Stonyhurst Hall, home of Richard Shireburn and later given to the Jesuits to continue the work of the college founded at St Omers
On October 17th 1679 a few months after Thomas Whitbread’s execution, Stonyhurst Hall in Lancashire was raided, and its owner, Richard Shireburn was accused of complicity in a fictitious Yorkshire Plot, an offshoot of the Oates Plot in London. It is a sign of the hysteria of the times that such accusations were made without foundation, and many lives were ruined as a result.
Richard Shireburn, a Catholic who had been educated at St Omers Jesuit college, was a subscriber to a relief fund for impoverished Catholics and priests. This was enough to draw him into the fury surrounding the supposed Plot. Shireburn was able to defend himself, and his considerable status in the county helped to secure his freedom.
Stonyhurst Hall was given to the Jesuits in 1794 by Richard Shireburn’s descendants, where it provided a home for the Jesuit college founded at St Omers in 1593. The college still flourishes at Stonyhurst.
Plan of St Omers
But others were not so fortunate or well-connected as Richard Shireburn. Anne and George Thwing, the parents of the Catholic priest and martyr, Thomas, were also arrested and interrogated in the hysteria surrounding the Oates Plot, and the associated Yorkshire Plot.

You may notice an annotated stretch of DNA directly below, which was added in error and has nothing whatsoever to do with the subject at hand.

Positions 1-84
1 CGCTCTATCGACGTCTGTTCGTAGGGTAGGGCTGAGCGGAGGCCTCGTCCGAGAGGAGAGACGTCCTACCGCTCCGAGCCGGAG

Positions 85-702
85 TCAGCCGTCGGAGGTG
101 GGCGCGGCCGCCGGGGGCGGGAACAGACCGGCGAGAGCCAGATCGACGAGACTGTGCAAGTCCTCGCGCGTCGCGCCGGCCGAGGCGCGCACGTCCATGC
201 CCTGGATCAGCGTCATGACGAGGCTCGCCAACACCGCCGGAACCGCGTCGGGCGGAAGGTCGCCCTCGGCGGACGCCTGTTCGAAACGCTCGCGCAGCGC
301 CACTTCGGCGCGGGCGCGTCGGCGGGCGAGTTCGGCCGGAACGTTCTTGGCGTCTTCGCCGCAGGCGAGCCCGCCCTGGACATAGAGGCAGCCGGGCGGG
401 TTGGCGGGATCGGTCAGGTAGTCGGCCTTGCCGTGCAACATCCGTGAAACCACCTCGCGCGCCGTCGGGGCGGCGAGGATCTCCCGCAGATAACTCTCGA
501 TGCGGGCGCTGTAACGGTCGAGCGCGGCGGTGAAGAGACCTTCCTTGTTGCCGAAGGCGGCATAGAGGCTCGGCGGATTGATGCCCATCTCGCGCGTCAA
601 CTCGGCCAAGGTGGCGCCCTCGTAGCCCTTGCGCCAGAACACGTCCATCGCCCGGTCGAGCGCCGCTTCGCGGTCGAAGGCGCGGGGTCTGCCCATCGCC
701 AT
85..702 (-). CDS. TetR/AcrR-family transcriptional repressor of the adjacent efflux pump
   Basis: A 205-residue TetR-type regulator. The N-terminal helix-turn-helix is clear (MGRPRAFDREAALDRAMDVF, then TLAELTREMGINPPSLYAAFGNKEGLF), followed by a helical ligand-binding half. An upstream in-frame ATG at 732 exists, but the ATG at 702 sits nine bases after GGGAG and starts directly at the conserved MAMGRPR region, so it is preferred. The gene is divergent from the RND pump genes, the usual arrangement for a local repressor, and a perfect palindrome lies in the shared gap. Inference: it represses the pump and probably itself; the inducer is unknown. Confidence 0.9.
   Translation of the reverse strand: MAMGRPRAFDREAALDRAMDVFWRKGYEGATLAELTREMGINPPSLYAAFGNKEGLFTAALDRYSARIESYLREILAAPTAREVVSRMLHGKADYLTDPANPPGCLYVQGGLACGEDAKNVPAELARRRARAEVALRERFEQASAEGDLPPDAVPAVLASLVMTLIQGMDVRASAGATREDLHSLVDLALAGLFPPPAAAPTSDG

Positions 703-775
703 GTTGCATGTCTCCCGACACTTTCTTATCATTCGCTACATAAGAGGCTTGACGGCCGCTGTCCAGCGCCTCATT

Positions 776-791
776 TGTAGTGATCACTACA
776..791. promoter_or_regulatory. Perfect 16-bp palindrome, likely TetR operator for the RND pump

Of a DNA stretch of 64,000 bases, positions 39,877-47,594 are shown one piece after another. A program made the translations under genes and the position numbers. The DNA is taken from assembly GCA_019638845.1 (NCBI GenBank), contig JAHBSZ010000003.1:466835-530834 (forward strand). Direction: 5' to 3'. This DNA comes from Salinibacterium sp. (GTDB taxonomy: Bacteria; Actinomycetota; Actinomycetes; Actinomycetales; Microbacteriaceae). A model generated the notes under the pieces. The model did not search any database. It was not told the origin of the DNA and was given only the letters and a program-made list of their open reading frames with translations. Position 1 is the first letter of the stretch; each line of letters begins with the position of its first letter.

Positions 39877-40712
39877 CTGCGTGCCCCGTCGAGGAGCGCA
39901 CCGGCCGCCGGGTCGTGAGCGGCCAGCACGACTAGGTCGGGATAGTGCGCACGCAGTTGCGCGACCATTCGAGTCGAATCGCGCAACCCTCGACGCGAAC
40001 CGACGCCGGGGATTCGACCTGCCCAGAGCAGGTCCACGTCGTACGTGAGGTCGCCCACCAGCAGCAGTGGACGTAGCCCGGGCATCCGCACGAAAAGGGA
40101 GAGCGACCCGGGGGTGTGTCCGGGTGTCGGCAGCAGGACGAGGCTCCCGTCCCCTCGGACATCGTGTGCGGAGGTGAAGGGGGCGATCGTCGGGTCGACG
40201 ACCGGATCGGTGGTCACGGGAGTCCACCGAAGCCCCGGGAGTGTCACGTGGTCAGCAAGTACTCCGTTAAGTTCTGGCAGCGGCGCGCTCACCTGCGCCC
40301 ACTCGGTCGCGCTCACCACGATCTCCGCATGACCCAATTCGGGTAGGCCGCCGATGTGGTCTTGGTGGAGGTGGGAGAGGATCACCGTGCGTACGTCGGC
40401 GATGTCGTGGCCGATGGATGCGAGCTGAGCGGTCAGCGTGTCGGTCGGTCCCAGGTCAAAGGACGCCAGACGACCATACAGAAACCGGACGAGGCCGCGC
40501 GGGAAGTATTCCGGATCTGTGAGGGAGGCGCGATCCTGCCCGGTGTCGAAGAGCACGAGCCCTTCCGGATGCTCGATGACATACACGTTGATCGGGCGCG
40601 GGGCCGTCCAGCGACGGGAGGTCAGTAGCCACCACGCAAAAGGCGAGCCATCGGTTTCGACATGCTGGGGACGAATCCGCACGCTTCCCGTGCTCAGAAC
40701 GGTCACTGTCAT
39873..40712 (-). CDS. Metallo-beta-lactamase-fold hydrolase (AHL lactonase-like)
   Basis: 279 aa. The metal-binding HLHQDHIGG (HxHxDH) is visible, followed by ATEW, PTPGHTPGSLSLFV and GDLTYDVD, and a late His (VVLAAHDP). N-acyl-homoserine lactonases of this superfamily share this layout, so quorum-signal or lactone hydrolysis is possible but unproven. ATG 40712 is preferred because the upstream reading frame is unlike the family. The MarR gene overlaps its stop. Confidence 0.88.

Thomas Thwing was born in Yorkshire around 1635 and went to the English Jesuit College at St Omers, seen in this print, when he was around fifteen. He trained as a priest at Douai and returned to England as a missionary. Shortly after the arrest of his parents, Thomas too was incarcerated and brought to trial for the fictitious Yorkshire plot.
Thomas must have felt he had a good chance of acquittal, as another accused, Anne Tempest, had just been found not guilty, as had his own uncle, Sir Thomas Gascoigne. But while the jury were unwilling to convict influential local Yorkshire gentry, they did not extend the same mercy to Thomas Thwing, a Catholic priest. He was charged with plotting to murder King Charles II and planning to set up a large Catholic convent at Dolebank near Ripon. He was alleged to have raised £30,000 from Yorkshire Catholics to fund this joint project.
Bloodstained linen relic of Thomas Thwing
Conviction for Thomas Thwing was inevitable. He was condemned to be hanged, drawn and quartered in York.
He was executed on October 23rd 1680 and his body was given over to his friends - an unusual concession as traitor’s bodies were usually disposed of secretly by the government. This is a piece of the shirt he was wearing at his execution. It is stained with his blood, and was almost certainly collected as a relic by one of the Catholics involved with his burial. The shirt relic was afterwards smuggled to English Jesuits abroad, possibly in Rome or at St Omers.
A footnote to Thomas’s story records that his grave, in St Mary’s Castlegate cemetery, York, was disturbed in 1715. The brass plate attached to his coffin was removed – it was engraved Reverend Doctor Thomas Thwing of Howerth. There is no record as to what happened to his body, but the brass plate was exhibited in a Fairground Freak Show until it was sold in London in 1764 and has since been lost.